You’re coming to India- yay!! So cool. I’ve heard the same about Morocco and that it can be difficult at times. Since you’re feeling brave you’ll have a kickass time in India, no worries girl!
Thanks for the vote of confidence! Will definitely use your posts for planning.
THanks Danni.. happy to help
I just got back from a two week business trip to Bombay. One of the big things that struck me this trip is just how tolerant the Indian people are. They tolerate the heat, the noise (honk ok! haha), the crowds, the traffic. I too have learned to be more tolerant while there. Things happen when they happen. Scheduled meetings are fine, but being 15 minutes late is still being on time. I’ve also learned the better I tip, the better the service I get. My driver is always on time because he knows he will get a nice tip on Friday. The only thing I have not overcome is going out on my own. I don’t leave the hotel or go sightseeing unless I have someone with me. I had been in a situation when visiting a temple whereby upon leaving and waiting for our hired car to pick us up, in a matter of minutes we were surrounded by a large group of women with babies and small kids begging for food or money. I don’t think I could handle that on my own, but your article has encouraged me to try.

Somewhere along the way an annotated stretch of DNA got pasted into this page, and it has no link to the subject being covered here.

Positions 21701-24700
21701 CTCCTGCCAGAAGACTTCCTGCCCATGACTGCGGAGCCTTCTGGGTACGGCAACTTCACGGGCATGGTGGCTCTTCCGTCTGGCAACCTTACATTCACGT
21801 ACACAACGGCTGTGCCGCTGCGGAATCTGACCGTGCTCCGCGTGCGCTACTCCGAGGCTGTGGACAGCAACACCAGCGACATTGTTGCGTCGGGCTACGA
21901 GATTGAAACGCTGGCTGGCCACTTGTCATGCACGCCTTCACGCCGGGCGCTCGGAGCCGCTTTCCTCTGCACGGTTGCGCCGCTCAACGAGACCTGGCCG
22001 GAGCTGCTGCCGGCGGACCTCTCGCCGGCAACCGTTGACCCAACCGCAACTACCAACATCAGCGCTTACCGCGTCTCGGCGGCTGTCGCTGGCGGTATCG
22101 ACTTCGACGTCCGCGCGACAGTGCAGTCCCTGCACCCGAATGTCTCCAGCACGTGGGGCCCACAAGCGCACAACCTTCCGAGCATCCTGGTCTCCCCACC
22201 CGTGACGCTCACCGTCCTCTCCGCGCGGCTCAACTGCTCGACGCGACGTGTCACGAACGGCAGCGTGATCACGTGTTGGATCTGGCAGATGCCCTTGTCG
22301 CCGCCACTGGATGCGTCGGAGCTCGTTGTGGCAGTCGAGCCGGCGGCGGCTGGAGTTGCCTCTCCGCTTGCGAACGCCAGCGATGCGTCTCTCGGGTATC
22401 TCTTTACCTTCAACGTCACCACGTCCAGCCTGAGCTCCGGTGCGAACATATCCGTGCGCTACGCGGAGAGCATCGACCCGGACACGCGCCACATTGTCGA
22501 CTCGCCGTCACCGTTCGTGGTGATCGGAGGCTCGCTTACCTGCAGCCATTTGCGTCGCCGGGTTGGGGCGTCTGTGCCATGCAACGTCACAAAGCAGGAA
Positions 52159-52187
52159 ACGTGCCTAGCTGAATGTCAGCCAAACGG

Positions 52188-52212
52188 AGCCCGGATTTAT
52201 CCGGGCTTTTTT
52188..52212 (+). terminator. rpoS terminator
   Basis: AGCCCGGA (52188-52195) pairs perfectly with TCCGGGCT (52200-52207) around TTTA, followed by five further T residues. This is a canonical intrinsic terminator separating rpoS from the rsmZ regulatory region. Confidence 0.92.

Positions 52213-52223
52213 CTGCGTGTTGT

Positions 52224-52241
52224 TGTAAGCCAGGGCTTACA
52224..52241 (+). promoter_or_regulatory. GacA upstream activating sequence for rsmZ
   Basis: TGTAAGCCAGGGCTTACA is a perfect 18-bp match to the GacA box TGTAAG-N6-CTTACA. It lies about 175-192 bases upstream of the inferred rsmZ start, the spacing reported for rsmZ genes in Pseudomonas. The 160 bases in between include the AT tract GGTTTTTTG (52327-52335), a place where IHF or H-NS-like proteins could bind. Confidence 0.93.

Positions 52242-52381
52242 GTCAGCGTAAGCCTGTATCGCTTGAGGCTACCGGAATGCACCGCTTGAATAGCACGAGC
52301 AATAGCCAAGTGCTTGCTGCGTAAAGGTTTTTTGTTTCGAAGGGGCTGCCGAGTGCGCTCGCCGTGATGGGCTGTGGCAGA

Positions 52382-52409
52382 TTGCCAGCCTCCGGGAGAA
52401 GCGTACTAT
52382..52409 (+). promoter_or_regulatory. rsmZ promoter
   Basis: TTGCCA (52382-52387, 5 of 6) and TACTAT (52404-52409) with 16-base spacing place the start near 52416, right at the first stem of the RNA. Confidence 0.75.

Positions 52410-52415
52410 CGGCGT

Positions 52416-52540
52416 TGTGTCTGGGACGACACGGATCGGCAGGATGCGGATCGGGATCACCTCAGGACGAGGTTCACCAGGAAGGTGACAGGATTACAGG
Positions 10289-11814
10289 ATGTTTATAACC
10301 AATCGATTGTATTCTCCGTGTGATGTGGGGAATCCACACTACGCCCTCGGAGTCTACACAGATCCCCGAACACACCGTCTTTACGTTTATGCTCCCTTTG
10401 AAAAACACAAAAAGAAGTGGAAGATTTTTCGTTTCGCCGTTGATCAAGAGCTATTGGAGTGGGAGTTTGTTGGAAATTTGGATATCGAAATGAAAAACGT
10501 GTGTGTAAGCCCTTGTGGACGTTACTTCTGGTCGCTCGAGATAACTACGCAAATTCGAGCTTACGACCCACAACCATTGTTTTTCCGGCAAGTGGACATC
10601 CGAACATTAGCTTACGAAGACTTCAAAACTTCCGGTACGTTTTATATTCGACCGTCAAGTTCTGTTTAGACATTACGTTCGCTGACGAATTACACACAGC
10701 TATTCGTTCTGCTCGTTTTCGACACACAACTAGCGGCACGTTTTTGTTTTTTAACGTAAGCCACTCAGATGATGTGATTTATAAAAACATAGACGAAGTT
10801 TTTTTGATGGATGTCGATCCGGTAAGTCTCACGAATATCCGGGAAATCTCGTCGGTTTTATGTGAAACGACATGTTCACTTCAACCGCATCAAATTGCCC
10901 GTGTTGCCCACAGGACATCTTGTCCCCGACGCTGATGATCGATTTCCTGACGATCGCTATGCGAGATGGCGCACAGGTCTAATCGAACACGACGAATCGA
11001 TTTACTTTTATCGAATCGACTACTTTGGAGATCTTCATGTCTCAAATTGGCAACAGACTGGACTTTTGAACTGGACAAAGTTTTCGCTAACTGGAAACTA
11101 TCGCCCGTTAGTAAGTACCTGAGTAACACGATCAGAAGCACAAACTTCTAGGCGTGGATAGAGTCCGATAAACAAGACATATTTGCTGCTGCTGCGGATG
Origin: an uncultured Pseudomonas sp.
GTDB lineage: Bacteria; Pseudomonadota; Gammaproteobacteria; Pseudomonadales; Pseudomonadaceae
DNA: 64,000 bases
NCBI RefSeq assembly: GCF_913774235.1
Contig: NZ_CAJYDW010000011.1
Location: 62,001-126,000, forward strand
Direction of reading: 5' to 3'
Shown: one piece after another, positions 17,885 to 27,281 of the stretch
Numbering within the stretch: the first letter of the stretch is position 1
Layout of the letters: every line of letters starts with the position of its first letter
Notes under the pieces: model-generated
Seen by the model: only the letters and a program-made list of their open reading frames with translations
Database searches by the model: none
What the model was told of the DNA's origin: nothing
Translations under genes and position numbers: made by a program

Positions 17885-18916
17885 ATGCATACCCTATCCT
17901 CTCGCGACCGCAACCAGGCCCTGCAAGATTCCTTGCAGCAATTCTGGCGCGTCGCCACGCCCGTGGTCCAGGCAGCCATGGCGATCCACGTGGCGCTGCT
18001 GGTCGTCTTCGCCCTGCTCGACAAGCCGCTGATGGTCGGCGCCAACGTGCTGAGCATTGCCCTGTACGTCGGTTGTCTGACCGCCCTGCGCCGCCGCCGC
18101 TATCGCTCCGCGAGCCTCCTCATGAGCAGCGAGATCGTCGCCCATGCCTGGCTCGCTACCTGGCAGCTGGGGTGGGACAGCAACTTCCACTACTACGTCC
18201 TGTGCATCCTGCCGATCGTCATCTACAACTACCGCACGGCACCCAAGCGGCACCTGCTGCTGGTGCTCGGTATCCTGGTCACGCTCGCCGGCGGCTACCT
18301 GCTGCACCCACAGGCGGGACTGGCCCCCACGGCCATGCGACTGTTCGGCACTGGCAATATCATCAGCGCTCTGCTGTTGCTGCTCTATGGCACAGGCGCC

honk ok! lol yeah i think that they tolerate things so well maybe because they don’t realize how hot or loud it is in comparison? I have no clue how they stay so “shanti!” I think you should totally try to venture our on your own. Once you’ve done it a few times it’ll be like second nature to you.
i wöuld löve löve löve söme advice ön transpört and höw yöu göt fröm city tö city safely. i think that is the part that möst cöncernes me.
i will be göing sölö, and have heard aböut these things called rickshaws? but i wöuld like tö knöw höw it was för yöu if yöu used them and höw the system wörks..
alsö i think yöure such and inspiratiön, and i löööve reading all öf this.
(sörry my ö had döts!)?
You can take rickshaws (auto’s rick’s rickwalas) within cities for rides that are less than about 30 min they are just fine and comfortable plus cheaper than a car. In some cities like bombay they use a meter, and other times you negotiate before you get it. They’ll have a list that shows the rates per meter.. just check that they show you day time rates!